It is well known that infants rely on their mothers for food and nutrients in their early years. However, the effect that the hormones in this food have on an infant's development has not previously been known. Recent research conducted at the University of Colorado, Anschutz Medical Center has shown that hormones in human breast milk contribute to the health of the feeding infant. (Image by Voiceboks via Wikimedia Commons)
The research, conducted at the Anschutz Medical Campus in Aurora, CO found that the hormones in the breast milk that infants drink play a role in developing healthy bacteria in the infant's gut. Developing these healthy bacteria can protect the infant against health problems later in life, such as obesity and intestinal inflammation. Through studying infants' stool, the Colorado research team found that breast milk that had high levels of insulin and leptin contributed to microbial diversity in the infant's gut, both of which help the intestine build barriers to protect against harmful toxins.
Bridget Young, an author on this study and pediatric nutrition professor at CU Anschutz explained that: “This is the first study
of its kind to suggest that hormones in human milk may play an important role in shaping a healthy infant microbiome. We’ve known for a long time that breast milk contributes to infant intestinal maturation and healthy growth. This study suggests that hormones in milk may be partly responsible for this positive impact through interactions with the infant’s developing microbiome.”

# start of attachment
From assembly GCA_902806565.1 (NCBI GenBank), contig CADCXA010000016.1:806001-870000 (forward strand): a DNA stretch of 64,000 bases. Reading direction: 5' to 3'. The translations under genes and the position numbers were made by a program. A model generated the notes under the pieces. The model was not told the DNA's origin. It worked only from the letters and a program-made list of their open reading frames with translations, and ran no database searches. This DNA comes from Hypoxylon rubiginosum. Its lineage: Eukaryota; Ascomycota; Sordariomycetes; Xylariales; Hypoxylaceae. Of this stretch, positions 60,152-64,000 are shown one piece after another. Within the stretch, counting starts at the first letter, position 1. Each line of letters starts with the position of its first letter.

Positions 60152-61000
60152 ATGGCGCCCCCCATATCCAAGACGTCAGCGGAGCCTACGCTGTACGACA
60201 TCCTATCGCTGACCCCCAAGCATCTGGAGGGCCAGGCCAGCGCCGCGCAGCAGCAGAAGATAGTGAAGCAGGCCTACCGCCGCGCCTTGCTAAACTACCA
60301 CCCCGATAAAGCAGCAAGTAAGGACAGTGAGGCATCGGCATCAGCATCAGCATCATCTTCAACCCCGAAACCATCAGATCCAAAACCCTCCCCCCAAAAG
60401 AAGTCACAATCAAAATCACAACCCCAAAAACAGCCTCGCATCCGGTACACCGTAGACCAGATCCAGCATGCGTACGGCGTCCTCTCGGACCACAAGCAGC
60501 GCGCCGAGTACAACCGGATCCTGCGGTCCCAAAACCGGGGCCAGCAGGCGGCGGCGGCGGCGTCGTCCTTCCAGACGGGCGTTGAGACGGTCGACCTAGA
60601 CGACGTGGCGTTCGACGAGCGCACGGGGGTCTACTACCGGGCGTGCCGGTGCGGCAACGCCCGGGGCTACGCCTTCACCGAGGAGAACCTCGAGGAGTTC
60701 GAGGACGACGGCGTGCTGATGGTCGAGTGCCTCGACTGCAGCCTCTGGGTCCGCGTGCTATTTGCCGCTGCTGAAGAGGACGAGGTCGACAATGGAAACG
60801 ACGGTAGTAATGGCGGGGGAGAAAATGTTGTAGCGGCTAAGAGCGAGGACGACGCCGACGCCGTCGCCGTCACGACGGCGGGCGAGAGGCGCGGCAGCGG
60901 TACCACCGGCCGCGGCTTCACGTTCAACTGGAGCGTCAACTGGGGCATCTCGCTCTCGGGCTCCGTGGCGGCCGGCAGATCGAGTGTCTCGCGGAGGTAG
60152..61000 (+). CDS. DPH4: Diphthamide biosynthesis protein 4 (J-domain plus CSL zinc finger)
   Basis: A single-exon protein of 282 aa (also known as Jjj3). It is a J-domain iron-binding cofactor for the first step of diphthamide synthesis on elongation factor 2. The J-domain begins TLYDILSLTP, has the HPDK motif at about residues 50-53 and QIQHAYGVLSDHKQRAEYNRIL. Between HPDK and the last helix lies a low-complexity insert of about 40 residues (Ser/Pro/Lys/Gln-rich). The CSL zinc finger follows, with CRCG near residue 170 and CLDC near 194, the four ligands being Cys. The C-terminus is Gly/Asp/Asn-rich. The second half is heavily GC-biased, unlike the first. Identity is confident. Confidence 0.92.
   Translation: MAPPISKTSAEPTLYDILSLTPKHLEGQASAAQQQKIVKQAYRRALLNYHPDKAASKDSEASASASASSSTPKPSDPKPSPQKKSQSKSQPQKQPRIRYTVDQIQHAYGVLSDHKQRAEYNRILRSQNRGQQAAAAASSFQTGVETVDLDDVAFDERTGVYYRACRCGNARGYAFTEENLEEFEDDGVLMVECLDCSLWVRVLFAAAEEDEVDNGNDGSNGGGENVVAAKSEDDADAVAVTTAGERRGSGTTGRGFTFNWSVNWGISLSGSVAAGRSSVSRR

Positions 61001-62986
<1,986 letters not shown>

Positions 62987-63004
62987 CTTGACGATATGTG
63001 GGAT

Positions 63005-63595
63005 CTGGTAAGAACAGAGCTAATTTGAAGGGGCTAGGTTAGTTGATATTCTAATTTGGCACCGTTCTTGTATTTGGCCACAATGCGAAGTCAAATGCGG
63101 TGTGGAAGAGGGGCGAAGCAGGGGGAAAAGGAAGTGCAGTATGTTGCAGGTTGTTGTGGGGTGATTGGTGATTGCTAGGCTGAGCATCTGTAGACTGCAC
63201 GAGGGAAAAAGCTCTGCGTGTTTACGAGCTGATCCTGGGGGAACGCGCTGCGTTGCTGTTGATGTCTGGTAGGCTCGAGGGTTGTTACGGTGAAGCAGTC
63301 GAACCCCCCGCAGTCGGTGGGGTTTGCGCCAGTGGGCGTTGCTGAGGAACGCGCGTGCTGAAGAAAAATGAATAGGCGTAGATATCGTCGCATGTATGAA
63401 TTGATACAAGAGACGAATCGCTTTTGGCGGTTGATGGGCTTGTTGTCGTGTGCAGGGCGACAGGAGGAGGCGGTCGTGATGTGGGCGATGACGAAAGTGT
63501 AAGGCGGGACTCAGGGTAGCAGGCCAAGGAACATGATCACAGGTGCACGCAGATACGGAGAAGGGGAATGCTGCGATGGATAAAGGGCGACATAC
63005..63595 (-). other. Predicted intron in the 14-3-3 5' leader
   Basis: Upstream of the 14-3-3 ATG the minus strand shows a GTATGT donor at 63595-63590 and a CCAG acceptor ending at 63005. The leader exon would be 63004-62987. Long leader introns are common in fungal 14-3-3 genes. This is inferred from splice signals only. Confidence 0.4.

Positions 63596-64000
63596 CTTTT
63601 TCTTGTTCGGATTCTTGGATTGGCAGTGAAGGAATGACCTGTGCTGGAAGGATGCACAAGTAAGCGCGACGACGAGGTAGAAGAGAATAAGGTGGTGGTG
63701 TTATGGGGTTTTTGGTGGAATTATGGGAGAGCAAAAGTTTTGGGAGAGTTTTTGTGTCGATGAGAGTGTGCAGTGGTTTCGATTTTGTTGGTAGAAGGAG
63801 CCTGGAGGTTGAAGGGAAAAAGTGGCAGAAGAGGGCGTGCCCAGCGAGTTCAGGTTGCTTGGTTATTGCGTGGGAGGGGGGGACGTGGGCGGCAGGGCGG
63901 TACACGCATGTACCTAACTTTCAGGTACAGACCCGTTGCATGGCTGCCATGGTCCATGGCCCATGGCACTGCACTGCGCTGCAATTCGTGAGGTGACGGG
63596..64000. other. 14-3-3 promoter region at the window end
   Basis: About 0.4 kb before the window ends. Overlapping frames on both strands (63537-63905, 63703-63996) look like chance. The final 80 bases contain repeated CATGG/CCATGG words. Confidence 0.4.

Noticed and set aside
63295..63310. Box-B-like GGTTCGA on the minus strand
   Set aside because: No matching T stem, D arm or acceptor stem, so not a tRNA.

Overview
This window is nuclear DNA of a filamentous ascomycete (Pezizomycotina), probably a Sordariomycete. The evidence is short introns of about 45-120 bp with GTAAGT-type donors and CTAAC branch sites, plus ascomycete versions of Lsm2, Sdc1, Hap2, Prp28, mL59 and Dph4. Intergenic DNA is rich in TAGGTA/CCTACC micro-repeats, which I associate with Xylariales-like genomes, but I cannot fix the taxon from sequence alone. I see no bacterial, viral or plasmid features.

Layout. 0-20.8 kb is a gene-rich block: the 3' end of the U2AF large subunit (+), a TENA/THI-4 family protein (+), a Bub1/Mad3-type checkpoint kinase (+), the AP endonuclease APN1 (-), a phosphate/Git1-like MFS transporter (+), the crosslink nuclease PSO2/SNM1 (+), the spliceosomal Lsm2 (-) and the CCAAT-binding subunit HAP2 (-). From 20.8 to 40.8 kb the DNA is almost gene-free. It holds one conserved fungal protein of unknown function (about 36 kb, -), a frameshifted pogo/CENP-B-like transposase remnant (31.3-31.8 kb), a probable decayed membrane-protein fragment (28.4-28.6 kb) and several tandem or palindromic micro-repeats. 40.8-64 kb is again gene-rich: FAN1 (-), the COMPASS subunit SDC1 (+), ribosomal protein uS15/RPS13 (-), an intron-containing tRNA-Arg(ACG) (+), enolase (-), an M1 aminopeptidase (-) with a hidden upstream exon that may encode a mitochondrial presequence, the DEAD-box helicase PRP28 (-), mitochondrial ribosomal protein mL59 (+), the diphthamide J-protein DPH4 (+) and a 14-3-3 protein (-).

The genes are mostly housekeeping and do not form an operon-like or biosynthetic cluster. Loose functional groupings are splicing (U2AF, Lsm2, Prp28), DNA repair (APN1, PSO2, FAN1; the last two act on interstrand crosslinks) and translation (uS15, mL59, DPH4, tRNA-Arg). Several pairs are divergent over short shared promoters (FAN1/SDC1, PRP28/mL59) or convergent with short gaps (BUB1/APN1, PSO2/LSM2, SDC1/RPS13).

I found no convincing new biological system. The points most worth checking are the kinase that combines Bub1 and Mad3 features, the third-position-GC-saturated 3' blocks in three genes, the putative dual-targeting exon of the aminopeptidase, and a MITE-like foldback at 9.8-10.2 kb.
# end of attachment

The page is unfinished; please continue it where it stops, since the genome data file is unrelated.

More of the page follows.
Furthermore, the researchers also studied the microbiome of babies feeding from obese mothers and found that the microbiomes of these babies greatly differed from those of babies feeding from mothers of lower weight. The levels of gammaproteobacteria - bacteria that help the intestine develop and cause a normal amount of inflammation to protect against inflammatory diseases later in life - were found to be lower in infants born to obese mothers.
“Just like children learn language and social cues as they grow, their digestive system learns how to regulate itself,” explained Dominick Lemas, another author of this study. “What we’ve found is that hormones in breast milk are linked to the development of infants’ microbiome, potentially having long-term effects on children’s intestinal and autoimmune health.”
This study was published in the American Journal of Clinical Nutrition.
(Images courtesy of Biotechnology Calendar, Inc.)
The University of Colorado, Anschutz Medical Center is a top-ranked research institution, receiving millions of dollars annually in the form of grants, awards, and donations. In the 2014 fiscal year, the life science R&D expenditures at the university exceeded $383 million. Funding given to the university is used to establish new research buildings and support vital life science research:
- The Gates Biomanufacturing Facility recently opened on the Anschutz Medical Campus. This new 14,000 sq. ft. laboratory will propel The University of Colorado's Medical School into a major hub for adult stem cell and protein-based research.
- The University of Colorado Anschutz Depression Center received a $10 million gift to support research into mood and anxiety disorders.
With this funding, researchers in Colorado have the means to purchase many new lab products that will assist their research projects and clinical trials. Biotechnology Calendar, Inc. produces an annual BioResearch Product Faire™ in Aurora that is a premiere opportunity for laboratory suppliers to market to Anschutz life science researchers, and allows the researchers to find the best products and technologies for their work.
The 7th Annual BioResearch Product Faire™ Event in Aurora, CO will be held on July 22, 2016 and is expected to attract over 400 life scientists. Last year, 450 attendees came from 12 different research buildings and 49 on-campus departments.
To learn more about exhibiting at this popular event, visit the link below:
Learn more about the Boulder, CO opportunity below: